Pinny Grylls

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Pinny Grylls is a documentary filmmaker.

In 2002 Grylls and Rachel Millward co-founded the Birds Eye View Film Festival.[1] BEV showcased films by emerging women filmmakers from around the world, it became the UK's first major film festival for female filmmakers. In 2003, Millward took control of Birds Eye View, and Grylls focused on her career as a documentary filmmaker.

In 2006 Grylls was one of the recipients of the 2006 Film London UK Film Council Digital Shorts Scheme grants for her 2nd short documentary 'Peter and Ben' completed in 2007[2]]. This multi - award winning film was screened at the London International Film Festival 2007 and at International Documentary Filmfestival Amsterdam where it was nominated for prestigious Silver Cub Award. It has won Best Documentary at Aspen Shorts Fest 2008 [3] and 3 awards at the 5th London Short Film Festival - the FourDocs Award for Best Documentary the VX Auteur Award and 'Highly Commended' for the Best Film Award. It also won the SXSouthWest Click Grand Jury Prize in 2008. It also screened in the International Competition at Clermont-Ferrand Short Film Festival 2008. In 2009 it won the Shooting People Werner Herzog Competition.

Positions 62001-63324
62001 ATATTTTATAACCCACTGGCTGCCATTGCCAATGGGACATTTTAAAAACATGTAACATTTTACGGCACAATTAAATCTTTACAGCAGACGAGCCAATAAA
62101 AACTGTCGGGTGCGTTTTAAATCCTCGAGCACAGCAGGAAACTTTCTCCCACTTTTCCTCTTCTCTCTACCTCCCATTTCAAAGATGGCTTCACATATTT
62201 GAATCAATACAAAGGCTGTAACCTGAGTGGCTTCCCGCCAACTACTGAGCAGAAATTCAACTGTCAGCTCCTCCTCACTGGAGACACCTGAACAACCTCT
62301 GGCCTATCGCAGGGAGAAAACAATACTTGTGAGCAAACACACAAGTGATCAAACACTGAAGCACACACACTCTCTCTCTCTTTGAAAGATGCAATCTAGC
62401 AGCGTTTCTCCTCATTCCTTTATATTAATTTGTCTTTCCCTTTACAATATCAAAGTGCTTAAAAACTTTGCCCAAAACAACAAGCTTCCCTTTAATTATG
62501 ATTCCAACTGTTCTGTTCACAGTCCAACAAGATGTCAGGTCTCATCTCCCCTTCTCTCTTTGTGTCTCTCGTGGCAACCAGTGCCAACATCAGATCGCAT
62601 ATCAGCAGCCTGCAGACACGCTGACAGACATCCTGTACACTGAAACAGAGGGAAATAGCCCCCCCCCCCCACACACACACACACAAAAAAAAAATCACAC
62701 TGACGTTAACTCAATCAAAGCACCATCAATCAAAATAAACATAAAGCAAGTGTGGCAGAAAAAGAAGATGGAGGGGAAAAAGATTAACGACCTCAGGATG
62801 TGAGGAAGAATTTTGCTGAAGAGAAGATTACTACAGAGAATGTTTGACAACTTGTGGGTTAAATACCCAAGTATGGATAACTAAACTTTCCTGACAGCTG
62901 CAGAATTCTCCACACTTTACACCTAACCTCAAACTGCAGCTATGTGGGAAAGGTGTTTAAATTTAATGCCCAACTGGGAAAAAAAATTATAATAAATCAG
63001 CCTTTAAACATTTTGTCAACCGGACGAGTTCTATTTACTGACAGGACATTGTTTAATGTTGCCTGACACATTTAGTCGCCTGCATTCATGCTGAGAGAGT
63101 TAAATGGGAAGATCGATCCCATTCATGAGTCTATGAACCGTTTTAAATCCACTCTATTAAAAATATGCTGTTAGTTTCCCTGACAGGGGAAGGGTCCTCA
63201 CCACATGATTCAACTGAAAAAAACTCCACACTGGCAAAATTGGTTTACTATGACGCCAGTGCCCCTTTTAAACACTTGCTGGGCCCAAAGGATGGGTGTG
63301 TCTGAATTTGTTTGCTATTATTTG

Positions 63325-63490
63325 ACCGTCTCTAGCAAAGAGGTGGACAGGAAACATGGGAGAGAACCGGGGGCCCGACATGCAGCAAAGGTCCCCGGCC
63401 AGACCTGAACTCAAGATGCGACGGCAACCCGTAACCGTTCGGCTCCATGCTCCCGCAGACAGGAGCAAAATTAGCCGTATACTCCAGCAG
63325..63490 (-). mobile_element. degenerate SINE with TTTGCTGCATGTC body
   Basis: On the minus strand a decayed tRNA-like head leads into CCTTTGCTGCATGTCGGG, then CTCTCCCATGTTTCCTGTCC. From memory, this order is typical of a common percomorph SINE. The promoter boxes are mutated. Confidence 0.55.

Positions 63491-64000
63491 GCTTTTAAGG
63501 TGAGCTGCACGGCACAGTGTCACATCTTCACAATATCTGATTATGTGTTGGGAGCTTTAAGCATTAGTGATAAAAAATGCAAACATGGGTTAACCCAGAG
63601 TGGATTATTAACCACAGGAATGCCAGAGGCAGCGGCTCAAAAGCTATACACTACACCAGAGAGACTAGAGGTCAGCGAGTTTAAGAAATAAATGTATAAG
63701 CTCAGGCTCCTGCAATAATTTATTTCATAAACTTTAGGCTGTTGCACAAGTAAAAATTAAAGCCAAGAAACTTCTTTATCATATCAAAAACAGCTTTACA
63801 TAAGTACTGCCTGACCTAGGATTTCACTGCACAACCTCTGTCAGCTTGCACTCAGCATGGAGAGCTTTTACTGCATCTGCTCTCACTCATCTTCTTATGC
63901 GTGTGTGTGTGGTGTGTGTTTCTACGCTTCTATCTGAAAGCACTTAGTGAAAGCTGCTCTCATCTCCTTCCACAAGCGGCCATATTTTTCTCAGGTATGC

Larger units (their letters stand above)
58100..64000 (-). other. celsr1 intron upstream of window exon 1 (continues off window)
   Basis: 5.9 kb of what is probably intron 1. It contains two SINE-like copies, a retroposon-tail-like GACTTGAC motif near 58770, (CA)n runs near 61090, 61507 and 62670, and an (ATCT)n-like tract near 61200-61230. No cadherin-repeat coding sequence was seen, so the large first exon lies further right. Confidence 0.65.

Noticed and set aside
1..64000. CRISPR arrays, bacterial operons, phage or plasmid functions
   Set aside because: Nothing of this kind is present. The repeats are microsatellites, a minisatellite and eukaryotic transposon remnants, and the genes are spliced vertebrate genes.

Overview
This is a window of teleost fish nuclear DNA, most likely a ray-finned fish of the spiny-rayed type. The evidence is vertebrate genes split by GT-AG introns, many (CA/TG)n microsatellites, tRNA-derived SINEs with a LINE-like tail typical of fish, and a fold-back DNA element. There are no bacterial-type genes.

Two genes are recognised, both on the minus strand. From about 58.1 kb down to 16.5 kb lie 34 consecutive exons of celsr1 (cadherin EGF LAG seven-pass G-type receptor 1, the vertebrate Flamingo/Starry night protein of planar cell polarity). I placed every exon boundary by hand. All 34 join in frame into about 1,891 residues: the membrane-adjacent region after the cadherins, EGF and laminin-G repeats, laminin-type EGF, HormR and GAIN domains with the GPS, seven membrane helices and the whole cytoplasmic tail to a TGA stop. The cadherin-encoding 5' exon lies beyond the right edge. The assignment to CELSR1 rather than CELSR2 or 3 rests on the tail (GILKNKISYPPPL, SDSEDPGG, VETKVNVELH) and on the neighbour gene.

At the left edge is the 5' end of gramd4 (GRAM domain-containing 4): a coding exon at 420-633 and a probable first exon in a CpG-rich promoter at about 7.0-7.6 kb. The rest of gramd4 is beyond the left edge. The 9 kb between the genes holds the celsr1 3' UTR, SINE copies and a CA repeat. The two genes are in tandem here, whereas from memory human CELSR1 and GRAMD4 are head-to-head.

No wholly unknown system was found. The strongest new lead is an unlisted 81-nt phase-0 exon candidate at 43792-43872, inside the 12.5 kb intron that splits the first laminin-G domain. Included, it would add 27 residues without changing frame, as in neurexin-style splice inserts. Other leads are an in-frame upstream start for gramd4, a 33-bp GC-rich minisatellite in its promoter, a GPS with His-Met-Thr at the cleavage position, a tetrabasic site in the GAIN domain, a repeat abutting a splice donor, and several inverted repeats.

In 2008 she was nominated for a 2008 Channel Four 4Talent Award in the 'Short Documentary' category. In 2010 she directed a First Cut episode for Channel 4; "Who Do You Think You Were?" explored the phenomenon of past life regression.[4][5] The documentary was Pick of The Day in the Observer, Daily Mail, Sunday Telegraph and Radio Times. It was given 4 stars in Time Out.

On 19 December 2010 Grylls was featured in an Observer article as one of a crop of 'innovative daring directors' making short films for the web.[6] Observer, 19 December 2010]</ref>

Specialising in the arts and human interest stories, Pinny has since made a variety of documentaries, namely The Hour for The National Theatre, Becoming Zerlina for The Royal Opera House, and Thank you Women[7] for The Guardian. She has also directed commercials for British Gas, Aldi and Dove. She is also a freelance Video Ethnographer.

In 2014 she became a children's author and wrote The Very Best Sheepdog, illustrated by Rosie Wellesley, published by Pavilion Books.[8]

Personal life[edit]

As a child Grylls attended Westminster School and the Children's Film Unit. She studied Anthropology and Archaeology at Oxford University at Hertford College. She is the daughter of British artist Vaughan Grylls and theatre designer Gillian Daniell, and step daughter of publisher Polly Powell. She is married to actor Sam Crane and they have a young son and daughter.[9]

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